When I think back to my days of being a teen, I think of Nirvana. It was 1991 and they had just come on the scene with “Smells Like Teen Spirit” and everybody who was anybody had this CD. I would walk around high school with my black leather motorcycle jacket from Contempo Casuals trying to put up the front that I was a real badass, when in reality I was on the honor roll and played the French horn in the school marching band.

When you are a teen, there are many things that you want to be with no idea how to be them, so the library can act as a sanctuary and experimental space for many teens looking to discover who they are in an environment without judgment from parents, teachers or other adult figures. However, while most libraries have designated children’s and adult sections, often teenagers are left without a space to call their own.

At the Palm Harbor Library, Library Director Gene Coppola helped renovate an older section of the library to build a glass-enclosed retro-style area called The Teen Place, where teens can enjoy everything from computers to manga to playing games on the Wii, all while relaxing on a custom-made booth. As if that wasn’t enough, they can also graffiti the walls or play Guitar Hero, but the coolest part? No adults allowed!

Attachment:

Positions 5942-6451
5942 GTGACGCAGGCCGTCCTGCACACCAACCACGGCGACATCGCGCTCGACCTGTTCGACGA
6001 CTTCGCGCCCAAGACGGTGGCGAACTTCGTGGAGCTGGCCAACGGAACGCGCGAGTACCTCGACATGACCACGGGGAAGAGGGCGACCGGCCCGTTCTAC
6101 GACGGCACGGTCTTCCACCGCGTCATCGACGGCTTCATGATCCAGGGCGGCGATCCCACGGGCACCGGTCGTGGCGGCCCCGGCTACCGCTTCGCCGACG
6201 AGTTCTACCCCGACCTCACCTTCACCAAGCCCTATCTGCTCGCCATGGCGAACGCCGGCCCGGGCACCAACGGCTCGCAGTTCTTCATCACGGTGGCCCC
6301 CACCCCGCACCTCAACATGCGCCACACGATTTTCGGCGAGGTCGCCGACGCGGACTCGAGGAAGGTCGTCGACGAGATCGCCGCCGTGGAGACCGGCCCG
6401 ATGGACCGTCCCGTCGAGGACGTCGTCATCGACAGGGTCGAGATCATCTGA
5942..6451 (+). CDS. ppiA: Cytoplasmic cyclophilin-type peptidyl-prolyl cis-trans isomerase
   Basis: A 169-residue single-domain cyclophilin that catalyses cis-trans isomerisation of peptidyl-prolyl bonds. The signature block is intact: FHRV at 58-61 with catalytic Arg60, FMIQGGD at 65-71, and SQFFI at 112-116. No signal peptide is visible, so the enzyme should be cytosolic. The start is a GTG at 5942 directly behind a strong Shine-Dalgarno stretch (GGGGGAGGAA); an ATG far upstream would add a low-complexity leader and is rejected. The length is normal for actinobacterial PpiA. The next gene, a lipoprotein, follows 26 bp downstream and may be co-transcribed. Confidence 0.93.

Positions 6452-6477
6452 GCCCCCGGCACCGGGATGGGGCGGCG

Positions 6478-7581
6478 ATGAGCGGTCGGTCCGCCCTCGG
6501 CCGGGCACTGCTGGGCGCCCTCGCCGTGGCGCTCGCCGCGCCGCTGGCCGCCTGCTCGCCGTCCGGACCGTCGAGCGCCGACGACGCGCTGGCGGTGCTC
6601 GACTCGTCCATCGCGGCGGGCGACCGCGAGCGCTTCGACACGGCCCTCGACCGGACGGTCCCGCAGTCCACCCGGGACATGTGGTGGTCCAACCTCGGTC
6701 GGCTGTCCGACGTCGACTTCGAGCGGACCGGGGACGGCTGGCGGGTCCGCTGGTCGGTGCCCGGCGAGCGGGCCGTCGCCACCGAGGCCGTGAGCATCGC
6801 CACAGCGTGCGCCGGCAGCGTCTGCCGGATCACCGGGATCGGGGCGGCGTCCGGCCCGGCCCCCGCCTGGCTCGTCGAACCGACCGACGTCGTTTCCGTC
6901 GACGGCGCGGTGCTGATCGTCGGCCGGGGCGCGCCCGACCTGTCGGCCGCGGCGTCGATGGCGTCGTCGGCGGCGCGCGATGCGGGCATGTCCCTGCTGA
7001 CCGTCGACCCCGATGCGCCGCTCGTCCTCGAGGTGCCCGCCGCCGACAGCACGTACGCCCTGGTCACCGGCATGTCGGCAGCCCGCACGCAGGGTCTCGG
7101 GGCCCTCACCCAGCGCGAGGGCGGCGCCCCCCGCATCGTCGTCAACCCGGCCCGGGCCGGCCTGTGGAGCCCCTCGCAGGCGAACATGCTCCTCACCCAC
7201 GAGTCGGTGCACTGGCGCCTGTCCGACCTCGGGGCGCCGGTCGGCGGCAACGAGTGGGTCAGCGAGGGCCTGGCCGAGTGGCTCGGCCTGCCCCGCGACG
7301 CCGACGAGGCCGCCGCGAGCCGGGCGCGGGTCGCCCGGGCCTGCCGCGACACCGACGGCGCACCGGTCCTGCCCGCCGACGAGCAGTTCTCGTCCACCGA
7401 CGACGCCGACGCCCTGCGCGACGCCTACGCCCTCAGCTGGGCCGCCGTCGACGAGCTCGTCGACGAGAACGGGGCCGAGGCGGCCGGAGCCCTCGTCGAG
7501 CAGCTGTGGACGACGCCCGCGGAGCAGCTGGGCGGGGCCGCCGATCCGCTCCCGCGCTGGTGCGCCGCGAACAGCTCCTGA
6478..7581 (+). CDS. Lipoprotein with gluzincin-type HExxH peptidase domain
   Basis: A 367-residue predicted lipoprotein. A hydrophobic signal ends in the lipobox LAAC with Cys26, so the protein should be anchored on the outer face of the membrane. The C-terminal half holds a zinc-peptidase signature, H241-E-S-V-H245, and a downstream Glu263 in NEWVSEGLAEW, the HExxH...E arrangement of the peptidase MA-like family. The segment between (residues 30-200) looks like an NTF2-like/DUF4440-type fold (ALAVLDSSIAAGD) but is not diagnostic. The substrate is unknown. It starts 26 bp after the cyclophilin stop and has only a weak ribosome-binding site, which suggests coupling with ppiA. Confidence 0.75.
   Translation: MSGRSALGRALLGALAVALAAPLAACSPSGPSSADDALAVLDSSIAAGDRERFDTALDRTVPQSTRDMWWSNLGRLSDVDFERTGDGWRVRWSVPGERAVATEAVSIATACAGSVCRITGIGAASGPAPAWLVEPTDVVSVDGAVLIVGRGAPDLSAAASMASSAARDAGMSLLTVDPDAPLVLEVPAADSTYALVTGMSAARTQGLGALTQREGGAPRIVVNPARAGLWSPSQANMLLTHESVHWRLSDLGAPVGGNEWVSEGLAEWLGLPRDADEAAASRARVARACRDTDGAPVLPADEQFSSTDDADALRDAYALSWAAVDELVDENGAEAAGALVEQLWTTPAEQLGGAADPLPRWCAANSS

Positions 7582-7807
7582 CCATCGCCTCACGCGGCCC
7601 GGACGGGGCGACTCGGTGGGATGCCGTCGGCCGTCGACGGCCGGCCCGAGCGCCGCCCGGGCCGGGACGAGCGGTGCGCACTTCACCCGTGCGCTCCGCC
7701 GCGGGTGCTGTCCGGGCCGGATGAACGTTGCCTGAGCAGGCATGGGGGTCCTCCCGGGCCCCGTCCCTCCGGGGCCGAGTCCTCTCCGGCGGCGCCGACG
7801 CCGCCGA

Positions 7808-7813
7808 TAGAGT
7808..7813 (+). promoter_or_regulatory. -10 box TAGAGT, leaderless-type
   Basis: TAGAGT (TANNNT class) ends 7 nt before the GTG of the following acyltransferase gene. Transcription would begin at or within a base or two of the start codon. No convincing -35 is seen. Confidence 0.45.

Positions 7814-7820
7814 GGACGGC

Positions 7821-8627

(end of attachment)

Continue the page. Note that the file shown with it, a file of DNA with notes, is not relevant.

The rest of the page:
So "Come As You Are" and join me as Gene takes us on a private tour of The Teen Space - no ID required!



For more information about The Teen Place at Palm Harbor Library, please visit http://www.tblc.org/phl/library/teens.html

Sunday, June 6, 2010

The Book Slot is to the Left



It has been a whole week since our big Memorial Day Blow Out at the library and I am still exhausted at the thought of it. No, there wasn’t a gigantic book sale consumed with endless donated copies of “Twilight” (who hasn't read this thing?) But get this - we had an actual shooting...with guns…at the library! Thank Dewey it was Memorial Day and the library was closed so no patrons or book carts were harmed. But for Carnegie’s sake, who in the Harry Potter thinks it’s cool to celebrate a holiday remembering war heroes by then shooting out the glass doors of the local public library?

Dear Idiot that shot my library,

Oh I get it, my display table of Memorial Day materials was taunting you through the locked doors and you just had to get that copy of “Widow of the South” before your friend’s barbeque. Or maybe you just had to return that “Blades of Glory” DVD before you were charged a late fee of 35 cents. Listen tough guy, the book slot is located on the left, and while times might be tough right now, there’s no Civil War happening out here in this quiet retirement community, so you going all gangster on a branch library with like four slow computers and a broken air conditioner in the conference room, isn’t going to make anybody think you are some version of John Dillinger.